In the days when car and truck owners as well as mechanics did maintenance, GM made these responsibilities much less complicated. An excellent example was the screen below the engine oil pump.
Due to no oil filters and no detergent additive in the motor oil (to keep dirt in suspension), the oil pump screen was necessary. Tiny dirt particles settled to the bottom of the oil pan as was expected. The small dirt particles finally became dirt chunks stuck to the bottom of the oil pan.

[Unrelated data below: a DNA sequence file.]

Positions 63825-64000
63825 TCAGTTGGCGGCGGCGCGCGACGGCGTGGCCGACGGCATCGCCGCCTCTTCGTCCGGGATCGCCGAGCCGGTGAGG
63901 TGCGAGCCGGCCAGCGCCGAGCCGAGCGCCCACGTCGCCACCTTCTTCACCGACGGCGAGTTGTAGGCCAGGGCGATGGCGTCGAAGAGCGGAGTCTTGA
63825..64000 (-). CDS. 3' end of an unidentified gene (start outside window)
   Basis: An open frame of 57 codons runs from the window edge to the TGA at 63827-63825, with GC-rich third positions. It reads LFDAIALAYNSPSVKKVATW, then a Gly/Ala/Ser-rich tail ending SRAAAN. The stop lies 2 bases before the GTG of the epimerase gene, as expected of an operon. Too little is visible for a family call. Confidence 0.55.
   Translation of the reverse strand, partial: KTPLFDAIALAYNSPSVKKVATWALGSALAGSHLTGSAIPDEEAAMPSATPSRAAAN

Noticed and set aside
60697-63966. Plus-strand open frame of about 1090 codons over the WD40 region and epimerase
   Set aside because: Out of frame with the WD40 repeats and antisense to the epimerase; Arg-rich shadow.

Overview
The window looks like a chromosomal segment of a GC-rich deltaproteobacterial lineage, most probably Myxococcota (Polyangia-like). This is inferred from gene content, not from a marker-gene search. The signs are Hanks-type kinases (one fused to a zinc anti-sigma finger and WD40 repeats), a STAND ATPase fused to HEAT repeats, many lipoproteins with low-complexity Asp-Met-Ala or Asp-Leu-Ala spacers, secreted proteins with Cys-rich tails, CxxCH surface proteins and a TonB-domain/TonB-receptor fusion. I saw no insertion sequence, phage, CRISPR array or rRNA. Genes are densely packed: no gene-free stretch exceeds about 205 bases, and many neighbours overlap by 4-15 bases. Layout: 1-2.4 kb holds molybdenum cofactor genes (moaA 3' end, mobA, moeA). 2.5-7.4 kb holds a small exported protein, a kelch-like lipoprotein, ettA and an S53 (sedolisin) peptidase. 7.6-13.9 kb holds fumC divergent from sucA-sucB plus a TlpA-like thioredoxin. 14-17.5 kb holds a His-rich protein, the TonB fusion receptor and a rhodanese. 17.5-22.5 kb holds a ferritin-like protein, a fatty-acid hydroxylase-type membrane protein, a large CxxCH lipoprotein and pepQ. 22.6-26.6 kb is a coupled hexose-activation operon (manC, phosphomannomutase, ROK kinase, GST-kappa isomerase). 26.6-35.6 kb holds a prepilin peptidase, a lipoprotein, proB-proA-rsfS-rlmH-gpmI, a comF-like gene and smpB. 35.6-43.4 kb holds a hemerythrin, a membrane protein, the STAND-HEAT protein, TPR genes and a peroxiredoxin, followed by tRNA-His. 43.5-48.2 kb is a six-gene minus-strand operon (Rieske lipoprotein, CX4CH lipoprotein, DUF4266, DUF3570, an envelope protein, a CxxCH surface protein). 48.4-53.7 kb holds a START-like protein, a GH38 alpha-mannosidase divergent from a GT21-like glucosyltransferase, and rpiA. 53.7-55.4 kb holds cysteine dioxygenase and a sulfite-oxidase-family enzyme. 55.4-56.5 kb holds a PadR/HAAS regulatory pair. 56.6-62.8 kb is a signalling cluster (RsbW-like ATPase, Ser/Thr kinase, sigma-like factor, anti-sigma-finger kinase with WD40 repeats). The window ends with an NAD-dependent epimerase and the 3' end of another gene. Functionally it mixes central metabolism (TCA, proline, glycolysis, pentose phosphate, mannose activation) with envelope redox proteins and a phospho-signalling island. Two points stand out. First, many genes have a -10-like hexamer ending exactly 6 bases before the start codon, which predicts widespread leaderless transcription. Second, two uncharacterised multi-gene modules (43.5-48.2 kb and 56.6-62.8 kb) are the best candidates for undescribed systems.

GM wanted no chance that a chunk or clot of dirt might be drawn to the pump. Thus, oil pulled into the pump had to pass through this screen.
These photos show several early screens used by various Chevrolet six cylinder engines. Note the used screen on the 1937-53 216 engine. Its rounded screen is held in place by a single wire. The wire can easily be unhooked from the housing. The screen then drops out for easy cleaning.
|1937-53 wire holding screen||1937-53 wire unhooked to remove screen|